Broadcast intern

A broadcast internship is a wonderful opportunity to learn the ins and out of working for a TV or radio station. From shadowing staff to fact-checking, researching and assisting with different aspects of production, you’ll be getting exposure to the whole world of broadcasting. Best of all, internship experience in broadcasting is essential and valued when it comes to applying for full-time jobs in the field after graduation.

In addition to the critical skills communications majors develop during college, they also benefit from the more specialized hands-on experience that can only result from an internship. By taking on one or more internships during your time in college, you’ll be able to learn more about your options and find a career path that’s right for you.

Next, learn more about this college major such as What is a Communications Major and is it Right for Me? and get more career tips for internships and entry-level jobs such as Top 10 Things You Should Look for In an Internship.

Washington, DC Summer Housing Guide

With its perfect blend of tree-lined streets, colorful row homes and bustling city-life, Washington, DC is an amazing place to spend the summer. Whether you prefer 24-hour Internet cafes and dog parks or boutique stores and fresh farmers markets, DC has a lot to offer a newcomer.

Despite all of its glory, living in DC can be expensive. The recent influx of young professionals to the city has caused rents to escalate, which makes finding affordable housing difficult and competitive. With monthly rent averaging around $1000, we created this Summer Housing Guide so that you will have a leg up in your search.

While the list below contains descriptions of DC’s most popular neighborhoods, sites like Craigslist, PadMapper and Yelp are still the best ways to search for housing and read reviews about different neighborhoods.

LeDroit Park/Bloomingdale
Price: $$
Walking Score: 81
Weekend: Quiet

Duke Ellington and Jesse Jackson once called this neighborhood home. Young professionals, working class families and Howard University students and professors make up this neighborhood. LeDroit Park boasts a community-sponsored co-op garden and the kind of small cafes and convenient stores “where everybody knows your name.” Students choosing to live here will be no more than a 5 minute walk to the local buses and a 10-15 minute walk to the metro and U Street nightlife.

Columbia Heights
Price: $$$
Walking Score: 83
Weekend: Bring your headphones

This is probably the only neighborhood in DC where you can buy a bagel, a burrito and a bloody mary at 6am! CH has plenty of restaurants, internet cafes, dog parks,sports clubs, grocery stores, bodegas and it even has a Target. What doesn’t it have? Parking. The upside is that you can catch a cab from this area to any place in the city for under $12. We promise, you’ll want to go Vegan after a cupcake from Sticky Fingers. 

DuPont Circle
Price: $$$$
Walking Score: 98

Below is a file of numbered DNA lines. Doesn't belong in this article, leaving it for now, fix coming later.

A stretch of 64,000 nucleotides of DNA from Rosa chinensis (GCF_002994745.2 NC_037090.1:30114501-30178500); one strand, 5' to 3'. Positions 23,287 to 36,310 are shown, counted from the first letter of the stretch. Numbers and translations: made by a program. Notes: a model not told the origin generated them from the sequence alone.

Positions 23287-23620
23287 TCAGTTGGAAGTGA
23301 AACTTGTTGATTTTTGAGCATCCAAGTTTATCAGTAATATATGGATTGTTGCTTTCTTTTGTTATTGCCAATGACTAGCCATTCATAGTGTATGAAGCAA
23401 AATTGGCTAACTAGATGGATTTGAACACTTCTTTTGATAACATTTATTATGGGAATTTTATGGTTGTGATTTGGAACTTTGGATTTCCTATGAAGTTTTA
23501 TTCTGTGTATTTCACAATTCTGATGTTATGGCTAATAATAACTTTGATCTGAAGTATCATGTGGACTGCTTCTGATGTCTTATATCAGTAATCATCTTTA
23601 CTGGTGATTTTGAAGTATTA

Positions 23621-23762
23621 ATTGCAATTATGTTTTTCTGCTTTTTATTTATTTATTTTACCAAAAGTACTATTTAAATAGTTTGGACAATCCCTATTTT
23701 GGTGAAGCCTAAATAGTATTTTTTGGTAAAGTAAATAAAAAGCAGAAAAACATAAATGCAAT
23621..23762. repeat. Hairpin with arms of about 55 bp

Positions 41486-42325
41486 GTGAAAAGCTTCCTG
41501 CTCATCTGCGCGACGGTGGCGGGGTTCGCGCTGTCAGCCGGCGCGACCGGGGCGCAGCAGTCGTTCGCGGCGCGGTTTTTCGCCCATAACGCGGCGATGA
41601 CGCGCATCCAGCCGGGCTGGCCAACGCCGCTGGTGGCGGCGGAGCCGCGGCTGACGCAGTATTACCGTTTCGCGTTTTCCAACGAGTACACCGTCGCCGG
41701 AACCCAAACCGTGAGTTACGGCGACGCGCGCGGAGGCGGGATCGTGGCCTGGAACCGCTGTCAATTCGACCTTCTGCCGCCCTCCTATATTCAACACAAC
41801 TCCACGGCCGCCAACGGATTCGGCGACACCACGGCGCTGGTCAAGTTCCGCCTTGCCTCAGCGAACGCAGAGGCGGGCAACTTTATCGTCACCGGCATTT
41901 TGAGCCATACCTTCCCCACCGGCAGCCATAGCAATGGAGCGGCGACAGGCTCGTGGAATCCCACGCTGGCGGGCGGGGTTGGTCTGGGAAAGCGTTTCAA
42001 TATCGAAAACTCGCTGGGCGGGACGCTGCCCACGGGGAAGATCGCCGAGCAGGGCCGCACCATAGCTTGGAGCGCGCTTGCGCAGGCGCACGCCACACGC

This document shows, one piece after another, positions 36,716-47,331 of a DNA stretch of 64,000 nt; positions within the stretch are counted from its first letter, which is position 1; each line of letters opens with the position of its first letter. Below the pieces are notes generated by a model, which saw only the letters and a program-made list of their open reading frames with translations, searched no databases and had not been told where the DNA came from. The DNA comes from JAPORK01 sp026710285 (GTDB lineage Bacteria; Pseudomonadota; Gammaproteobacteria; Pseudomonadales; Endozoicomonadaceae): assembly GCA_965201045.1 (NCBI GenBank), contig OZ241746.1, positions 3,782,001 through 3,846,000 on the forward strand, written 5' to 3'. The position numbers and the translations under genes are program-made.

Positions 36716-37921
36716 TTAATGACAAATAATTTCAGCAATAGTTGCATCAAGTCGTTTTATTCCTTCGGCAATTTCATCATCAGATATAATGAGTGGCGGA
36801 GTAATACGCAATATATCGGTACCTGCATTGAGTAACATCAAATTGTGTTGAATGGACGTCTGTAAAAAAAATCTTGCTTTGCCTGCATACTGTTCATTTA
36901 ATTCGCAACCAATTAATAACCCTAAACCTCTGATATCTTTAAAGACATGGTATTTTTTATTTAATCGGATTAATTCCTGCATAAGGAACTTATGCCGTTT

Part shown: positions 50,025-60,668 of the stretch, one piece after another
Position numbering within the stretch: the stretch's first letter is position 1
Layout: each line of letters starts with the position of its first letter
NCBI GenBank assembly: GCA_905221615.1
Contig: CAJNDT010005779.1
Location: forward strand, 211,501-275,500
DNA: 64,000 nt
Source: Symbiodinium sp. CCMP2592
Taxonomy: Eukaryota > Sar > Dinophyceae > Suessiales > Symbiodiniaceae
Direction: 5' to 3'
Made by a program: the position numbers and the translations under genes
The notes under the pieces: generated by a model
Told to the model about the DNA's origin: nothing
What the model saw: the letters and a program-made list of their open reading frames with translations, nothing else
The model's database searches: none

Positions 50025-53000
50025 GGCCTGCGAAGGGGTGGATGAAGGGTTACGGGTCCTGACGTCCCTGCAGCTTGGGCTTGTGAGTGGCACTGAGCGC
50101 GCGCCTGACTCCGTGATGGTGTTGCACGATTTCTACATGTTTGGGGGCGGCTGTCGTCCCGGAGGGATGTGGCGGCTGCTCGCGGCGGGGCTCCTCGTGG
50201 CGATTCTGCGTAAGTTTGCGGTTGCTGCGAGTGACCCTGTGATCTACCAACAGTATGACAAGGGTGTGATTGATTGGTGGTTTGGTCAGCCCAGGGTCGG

Weekend: No inside voices needed here

Modern meets contemporary in this artsy hub of the city. With its French-inspired architecture, fountains and fresh bakeries, choosing to live here will almost feel like you’re in Paris — until you look up and see the National Monument. Even though there’s plenty of public transit in this area, you’ll never want to leave this neighborhood on the weekend because it has everything you need: froyo, yoga, a farmers market, bars and plenty of bookstores. Less than 10 blocks from the White House, those choosing to live in DP should be prepared to fork over a pretty penny for rent. Tip for grabbing brunch at Kramerworks? Ask them to seat you at the bar.

Adams Morgan
Price: $$$
Walking Score: 90
Weekend: Who needs sleep?

This is the kind of neighborhood where you can buy a piercing and a jumbo slice of pizza all in one sitting. There’s no shortage of dive bars, wi-fi or panhandling here. Searching for food around these parts is like a trip to the United Nations, everything is represented – from authentic empanadas and gyros to injera bread and baklava (and for reasonable prices). Bus lines are located on every other corner, but you’re in for a 15-minute walk to the nearest metro. If you like to party, then welcome home!

Georgetown
Price: $$$$
Walking Score: 89
Weekend: Did the Hoyas win or lose?

If you consider yourself a “bro”, prefer the collars on your shirts flipped up and take pride inyour 3-letter sorority/fraternity, then there’s no place like Georgetown. Full of high-end stores, restaurants, spas, small dogs and pedestrians, Georgetown is the neighborhood that people take visitors when they want to prove the city’s got class. With all of its bells and whistles, the public transportation in this area sucks: there’s no metro line and only a few bus routes to bustle people in and out. But don’t worry, Georgetown is the kind of neighborhood where friends are more than happy to visit you. After bruschetta and brunch, make sure you check out Blues Alley nightclub – where legendary performers like Sade and Bebe King have graced the stage.

Capitol Hill
Price: $$$
Walking Score:98
Weekend: Did you hear that pin drop?